Jump to content

The Protestant Community

Christian and Theologically Protestant? Or, sincerely inquiring about the Protestant faith? Welcome to Christforums the Christian Protestant community. You'll first need to register in order to join our community. Create or respond to threads on your favorite topics and subjects. Registration takes less than a minute, it's simple, fast, and free! Enjoy the fellowship! God bless, Christforums' Staff
Register now

Fenced Community

Christforums is a Protestant Christian forum, open to Bible-believing Christians such as Presbyterians, Lutherans, Reformed, Baptists, Church of Christ members, Pentecostals, Anglicans. Methodists, Charismatics, or any other conservative, Nicene- derived Christian Church. We do not solicit cultists of any kind, including Mormons, Jehovah's Witnesses, Eastern Lightning, Falun Gong, Unification Church, Aum Shinrikyo, Christian Scientists or any other non-Nicene, non-Biblical heresy.
Register now

Christian Fellowship

John Calvin puts forward a very simple reason why love is the greatest gift: “Because faith and hope are our own: love is diffused among others.” In other words, faith and hope benefit the possessor, but love always benefits another. In John 13:34–35 Jesus says, “A new command I give you: Love one another. As I have loved you, so you must love one another. By this everyone will know that you are my disciples, if you love one another.” Love always requires an “other” as an object; love cannot remain within itself, and that is part of what makes love the greatest gift.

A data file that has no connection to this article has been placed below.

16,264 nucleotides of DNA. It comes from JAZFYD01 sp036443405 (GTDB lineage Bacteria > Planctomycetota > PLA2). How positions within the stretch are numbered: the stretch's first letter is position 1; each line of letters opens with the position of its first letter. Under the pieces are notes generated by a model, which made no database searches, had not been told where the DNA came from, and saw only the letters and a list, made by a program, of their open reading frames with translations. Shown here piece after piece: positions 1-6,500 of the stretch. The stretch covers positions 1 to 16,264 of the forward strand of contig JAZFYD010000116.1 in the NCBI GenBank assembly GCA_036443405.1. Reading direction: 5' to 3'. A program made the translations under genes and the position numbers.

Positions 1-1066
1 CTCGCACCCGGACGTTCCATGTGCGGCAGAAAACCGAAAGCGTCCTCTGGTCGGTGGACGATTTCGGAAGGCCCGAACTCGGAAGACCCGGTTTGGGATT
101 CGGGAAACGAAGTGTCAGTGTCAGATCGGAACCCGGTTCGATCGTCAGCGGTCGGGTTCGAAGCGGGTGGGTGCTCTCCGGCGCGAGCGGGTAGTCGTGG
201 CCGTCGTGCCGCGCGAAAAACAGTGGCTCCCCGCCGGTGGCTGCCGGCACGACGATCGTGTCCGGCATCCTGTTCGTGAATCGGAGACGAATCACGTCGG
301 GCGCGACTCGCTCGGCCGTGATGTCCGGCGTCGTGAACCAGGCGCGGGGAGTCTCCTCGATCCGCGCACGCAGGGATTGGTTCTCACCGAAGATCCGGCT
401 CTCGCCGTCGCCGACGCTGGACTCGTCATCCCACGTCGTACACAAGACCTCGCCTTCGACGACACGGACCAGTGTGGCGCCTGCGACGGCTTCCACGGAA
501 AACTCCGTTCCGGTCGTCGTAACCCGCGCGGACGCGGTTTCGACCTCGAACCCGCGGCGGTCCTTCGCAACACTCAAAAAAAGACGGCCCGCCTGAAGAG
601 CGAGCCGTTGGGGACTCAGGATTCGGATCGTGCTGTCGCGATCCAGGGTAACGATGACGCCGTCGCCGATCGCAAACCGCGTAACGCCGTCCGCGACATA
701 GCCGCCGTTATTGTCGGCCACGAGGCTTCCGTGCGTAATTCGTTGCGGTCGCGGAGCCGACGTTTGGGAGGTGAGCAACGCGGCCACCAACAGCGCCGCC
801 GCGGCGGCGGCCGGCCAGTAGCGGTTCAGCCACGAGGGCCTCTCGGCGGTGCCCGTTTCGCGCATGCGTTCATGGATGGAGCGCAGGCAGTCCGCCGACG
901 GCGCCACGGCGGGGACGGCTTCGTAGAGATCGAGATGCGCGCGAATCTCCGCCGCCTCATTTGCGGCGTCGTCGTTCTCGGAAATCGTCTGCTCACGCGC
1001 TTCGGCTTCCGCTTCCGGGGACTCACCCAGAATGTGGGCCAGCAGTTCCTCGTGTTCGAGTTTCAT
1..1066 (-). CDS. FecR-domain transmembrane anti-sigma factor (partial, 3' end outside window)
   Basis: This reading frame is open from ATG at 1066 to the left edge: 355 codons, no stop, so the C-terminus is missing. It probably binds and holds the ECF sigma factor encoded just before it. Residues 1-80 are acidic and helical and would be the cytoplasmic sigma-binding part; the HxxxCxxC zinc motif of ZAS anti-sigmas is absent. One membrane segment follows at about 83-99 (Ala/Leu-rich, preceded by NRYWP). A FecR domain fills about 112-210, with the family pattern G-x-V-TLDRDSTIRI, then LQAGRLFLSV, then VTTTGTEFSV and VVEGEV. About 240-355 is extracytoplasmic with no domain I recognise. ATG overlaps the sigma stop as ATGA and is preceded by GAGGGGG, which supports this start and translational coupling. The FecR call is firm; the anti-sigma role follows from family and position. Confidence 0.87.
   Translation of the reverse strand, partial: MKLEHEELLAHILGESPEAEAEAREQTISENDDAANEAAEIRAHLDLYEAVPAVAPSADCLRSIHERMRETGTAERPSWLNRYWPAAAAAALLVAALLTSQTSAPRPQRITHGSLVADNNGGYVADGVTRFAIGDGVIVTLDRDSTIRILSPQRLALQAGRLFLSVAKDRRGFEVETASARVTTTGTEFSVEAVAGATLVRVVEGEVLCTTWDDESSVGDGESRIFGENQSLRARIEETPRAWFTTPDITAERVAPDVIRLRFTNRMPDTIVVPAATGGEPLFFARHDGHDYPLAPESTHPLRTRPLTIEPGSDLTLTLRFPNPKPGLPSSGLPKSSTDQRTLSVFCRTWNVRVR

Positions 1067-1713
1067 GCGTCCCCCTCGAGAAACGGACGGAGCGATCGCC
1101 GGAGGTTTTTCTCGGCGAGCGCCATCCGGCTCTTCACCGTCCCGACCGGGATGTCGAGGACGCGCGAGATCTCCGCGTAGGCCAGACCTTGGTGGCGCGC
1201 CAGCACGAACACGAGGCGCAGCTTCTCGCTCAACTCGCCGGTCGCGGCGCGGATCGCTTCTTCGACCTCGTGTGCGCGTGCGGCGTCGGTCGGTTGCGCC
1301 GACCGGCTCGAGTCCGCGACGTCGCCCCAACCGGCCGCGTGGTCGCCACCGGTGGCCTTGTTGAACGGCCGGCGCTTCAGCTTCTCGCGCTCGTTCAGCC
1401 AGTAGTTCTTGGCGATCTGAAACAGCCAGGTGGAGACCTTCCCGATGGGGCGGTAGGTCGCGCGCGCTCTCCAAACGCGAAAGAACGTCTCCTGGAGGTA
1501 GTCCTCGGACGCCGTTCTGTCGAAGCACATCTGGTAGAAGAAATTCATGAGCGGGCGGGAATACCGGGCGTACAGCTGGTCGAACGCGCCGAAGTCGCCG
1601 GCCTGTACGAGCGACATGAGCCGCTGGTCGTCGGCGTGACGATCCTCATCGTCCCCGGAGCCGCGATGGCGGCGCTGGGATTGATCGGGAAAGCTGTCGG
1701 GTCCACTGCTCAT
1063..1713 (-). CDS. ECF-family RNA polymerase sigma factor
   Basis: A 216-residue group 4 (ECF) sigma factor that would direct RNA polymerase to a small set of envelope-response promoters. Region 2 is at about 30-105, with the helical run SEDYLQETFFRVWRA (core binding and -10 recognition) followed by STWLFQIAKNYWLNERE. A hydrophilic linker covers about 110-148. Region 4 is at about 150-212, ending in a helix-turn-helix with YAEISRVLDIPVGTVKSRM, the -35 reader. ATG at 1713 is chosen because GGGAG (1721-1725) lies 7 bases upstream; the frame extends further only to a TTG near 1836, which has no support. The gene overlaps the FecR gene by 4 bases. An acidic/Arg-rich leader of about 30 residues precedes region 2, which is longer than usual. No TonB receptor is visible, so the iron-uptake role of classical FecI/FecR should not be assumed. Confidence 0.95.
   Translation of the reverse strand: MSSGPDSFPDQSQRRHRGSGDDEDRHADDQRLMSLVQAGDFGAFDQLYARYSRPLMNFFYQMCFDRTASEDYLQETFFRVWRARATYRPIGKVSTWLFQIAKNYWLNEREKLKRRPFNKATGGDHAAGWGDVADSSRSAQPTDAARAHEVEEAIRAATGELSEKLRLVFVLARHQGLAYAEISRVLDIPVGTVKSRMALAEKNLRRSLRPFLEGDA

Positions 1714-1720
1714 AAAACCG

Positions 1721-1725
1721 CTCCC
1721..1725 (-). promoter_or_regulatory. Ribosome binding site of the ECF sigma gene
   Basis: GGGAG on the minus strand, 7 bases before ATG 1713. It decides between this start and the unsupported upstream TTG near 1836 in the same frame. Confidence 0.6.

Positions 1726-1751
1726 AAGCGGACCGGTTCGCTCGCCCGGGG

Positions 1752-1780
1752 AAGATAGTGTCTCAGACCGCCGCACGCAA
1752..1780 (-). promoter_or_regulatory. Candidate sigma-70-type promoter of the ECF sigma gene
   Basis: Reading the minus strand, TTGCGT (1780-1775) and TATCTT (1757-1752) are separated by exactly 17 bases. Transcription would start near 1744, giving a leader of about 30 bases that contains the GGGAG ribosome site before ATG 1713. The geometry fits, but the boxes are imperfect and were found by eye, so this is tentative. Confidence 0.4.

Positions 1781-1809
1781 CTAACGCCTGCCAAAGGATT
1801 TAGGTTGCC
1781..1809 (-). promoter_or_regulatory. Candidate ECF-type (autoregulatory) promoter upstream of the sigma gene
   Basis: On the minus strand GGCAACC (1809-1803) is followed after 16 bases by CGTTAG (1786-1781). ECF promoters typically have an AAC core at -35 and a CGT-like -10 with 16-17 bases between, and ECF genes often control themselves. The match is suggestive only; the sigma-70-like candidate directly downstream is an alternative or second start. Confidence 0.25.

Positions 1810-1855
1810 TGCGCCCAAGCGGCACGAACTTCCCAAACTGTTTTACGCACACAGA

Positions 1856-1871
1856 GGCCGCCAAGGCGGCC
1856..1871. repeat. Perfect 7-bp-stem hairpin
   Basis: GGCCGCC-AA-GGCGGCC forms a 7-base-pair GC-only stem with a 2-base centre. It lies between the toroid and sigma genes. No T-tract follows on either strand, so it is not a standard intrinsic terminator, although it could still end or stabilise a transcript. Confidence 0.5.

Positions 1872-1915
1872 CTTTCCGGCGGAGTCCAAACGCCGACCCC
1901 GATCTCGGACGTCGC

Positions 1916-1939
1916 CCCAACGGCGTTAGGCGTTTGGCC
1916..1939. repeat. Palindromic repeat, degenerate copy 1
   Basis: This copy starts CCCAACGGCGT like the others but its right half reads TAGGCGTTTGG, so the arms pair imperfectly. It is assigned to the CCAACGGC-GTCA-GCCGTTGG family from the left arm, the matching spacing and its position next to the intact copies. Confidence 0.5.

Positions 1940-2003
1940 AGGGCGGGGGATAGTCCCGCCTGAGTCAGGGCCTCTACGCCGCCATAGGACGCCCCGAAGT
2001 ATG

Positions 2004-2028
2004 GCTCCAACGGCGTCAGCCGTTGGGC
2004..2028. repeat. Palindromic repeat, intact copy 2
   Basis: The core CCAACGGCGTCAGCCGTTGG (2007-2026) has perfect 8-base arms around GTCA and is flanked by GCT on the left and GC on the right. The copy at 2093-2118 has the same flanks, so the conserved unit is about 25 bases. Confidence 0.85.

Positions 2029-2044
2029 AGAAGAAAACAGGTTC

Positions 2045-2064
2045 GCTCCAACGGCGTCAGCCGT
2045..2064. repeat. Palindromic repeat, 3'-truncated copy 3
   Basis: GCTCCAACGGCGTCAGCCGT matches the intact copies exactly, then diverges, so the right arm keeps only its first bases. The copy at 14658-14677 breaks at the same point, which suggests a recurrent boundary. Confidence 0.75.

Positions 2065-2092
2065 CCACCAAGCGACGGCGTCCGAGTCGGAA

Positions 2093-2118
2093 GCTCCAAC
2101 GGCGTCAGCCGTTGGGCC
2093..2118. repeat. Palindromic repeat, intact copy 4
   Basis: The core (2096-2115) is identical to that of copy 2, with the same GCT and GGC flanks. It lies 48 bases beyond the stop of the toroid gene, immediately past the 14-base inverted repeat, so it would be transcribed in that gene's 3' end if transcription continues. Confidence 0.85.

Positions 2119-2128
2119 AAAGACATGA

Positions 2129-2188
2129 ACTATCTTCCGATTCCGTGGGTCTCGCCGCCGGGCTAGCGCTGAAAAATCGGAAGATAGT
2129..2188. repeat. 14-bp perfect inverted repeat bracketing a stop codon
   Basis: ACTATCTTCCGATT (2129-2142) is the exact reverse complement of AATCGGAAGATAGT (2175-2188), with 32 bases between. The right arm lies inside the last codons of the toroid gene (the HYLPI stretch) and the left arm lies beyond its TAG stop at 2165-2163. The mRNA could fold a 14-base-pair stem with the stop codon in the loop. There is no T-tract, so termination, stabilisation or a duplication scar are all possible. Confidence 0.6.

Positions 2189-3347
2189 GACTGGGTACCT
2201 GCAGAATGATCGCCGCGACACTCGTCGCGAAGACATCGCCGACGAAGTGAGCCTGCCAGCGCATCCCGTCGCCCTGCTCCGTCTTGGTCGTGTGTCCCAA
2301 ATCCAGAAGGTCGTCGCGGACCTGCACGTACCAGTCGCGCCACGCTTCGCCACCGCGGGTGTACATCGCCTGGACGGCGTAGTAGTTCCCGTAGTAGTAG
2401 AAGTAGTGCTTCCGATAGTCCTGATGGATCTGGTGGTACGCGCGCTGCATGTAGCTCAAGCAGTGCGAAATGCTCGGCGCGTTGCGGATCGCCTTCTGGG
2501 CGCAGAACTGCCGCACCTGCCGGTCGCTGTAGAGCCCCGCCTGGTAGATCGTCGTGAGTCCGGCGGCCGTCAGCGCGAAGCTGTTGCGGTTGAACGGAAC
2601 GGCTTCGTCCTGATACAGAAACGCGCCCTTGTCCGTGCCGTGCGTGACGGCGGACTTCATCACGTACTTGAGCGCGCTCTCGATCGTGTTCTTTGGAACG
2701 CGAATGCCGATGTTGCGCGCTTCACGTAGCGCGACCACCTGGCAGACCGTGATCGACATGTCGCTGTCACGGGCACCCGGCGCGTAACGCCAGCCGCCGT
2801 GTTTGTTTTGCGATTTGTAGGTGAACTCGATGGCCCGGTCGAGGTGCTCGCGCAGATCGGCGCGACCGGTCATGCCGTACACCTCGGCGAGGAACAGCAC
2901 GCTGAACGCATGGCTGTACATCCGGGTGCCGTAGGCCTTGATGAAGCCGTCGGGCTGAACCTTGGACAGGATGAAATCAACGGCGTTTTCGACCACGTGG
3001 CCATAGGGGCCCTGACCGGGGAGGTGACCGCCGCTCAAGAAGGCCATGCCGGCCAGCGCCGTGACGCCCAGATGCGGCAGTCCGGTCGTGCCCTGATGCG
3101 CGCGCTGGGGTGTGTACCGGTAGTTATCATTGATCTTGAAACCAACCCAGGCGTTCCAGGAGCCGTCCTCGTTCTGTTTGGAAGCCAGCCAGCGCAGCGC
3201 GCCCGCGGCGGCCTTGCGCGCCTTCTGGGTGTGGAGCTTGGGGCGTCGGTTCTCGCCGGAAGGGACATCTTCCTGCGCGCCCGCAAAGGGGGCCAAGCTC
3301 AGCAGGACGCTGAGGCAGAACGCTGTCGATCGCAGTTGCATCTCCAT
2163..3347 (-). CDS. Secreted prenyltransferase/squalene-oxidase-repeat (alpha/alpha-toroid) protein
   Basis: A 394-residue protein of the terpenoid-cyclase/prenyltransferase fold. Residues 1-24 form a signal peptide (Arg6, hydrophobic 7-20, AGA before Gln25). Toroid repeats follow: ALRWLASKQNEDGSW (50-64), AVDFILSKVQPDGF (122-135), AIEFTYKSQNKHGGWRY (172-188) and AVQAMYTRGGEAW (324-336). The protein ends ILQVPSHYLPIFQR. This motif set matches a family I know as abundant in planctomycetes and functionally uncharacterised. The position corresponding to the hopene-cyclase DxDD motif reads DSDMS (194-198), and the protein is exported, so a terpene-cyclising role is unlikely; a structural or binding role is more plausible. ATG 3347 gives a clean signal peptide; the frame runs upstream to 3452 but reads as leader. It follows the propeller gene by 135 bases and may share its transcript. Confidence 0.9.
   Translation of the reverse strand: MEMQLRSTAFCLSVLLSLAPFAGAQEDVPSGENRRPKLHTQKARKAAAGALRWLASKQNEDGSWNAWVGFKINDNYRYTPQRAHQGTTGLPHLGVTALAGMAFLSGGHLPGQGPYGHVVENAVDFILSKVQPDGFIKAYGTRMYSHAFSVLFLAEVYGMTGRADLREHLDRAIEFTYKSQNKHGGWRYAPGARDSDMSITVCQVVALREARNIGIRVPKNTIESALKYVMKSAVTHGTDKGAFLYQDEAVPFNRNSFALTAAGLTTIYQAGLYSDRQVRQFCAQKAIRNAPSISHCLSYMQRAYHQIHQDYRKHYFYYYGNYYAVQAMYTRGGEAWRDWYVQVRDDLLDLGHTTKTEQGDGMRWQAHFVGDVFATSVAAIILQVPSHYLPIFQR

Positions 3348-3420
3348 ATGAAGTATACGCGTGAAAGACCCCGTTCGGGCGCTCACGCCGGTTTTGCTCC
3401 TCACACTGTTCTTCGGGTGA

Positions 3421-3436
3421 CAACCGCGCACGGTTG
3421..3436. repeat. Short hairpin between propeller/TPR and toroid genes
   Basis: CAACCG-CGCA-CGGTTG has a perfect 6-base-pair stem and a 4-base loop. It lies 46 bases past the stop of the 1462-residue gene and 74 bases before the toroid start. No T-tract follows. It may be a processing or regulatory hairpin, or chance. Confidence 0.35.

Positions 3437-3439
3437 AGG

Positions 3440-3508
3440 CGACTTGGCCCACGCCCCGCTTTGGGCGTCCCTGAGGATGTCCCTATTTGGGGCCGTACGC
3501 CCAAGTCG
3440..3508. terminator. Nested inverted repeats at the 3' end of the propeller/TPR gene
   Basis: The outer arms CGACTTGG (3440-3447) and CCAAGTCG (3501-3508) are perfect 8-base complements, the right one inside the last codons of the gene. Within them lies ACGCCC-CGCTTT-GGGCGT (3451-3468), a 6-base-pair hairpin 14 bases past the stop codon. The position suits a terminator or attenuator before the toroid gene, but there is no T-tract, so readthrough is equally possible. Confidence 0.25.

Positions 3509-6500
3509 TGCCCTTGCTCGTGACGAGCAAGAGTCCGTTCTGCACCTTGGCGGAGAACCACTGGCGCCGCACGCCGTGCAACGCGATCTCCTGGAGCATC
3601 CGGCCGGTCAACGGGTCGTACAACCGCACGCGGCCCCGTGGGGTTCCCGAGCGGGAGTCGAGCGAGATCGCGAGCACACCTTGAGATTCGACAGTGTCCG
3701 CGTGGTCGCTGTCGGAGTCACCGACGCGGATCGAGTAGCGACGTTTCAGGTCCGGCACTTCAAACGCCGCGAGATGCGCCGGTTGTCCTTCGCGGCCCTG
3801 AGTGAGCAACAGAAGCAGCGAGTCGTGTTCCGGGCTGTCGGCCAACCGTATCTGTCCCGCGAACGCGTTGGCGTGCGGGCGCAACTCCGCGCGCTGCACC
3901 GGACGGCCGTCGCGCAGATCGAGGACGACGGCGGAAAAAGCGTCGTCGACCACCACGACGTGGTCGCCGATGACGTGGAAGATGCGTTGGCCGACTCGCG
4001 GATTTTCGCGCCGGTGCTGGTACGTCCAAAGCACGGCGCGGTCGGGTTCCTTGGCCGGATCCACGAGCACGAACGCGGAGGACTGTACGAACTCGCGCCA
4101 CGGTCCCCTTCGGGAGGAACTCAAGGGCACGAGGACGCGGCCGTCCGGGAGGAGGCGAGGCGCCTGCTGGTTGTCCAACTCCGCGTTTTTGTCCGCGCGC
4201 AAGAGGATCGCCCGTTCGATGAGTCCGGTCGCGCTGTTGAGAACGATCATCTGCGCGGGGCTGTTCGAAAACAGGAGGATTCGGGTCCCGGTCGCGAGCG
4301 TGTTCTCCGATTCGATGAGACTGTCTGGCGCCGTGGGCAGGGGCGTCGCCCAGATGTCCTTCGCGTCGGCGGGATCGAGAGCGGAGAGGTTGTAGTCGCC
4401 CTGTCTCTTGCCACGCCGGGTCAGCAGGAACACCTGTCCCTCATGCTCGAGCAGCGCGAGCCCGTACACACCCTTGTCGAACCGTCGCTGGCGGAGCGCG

Sign in to follow this  
News Feeder

Make Habits, Not Resolutions

Recommended Posts

build-habits-tgc-300x128.jpg

Change is the deepest dream of the human heart. We’d all like to become someone new. It’s also the great promise of the gospel—that Jesus makes all things new.

As 2018 fades into 2019, the whole world is getting caught up in the dream of change. In a way, this is wonderful. There is common grace in a calendar that regularly presents us with opportunities to reconsider how we live. The flurry of resolutions made this time of year reminds us that we really do long to be made new.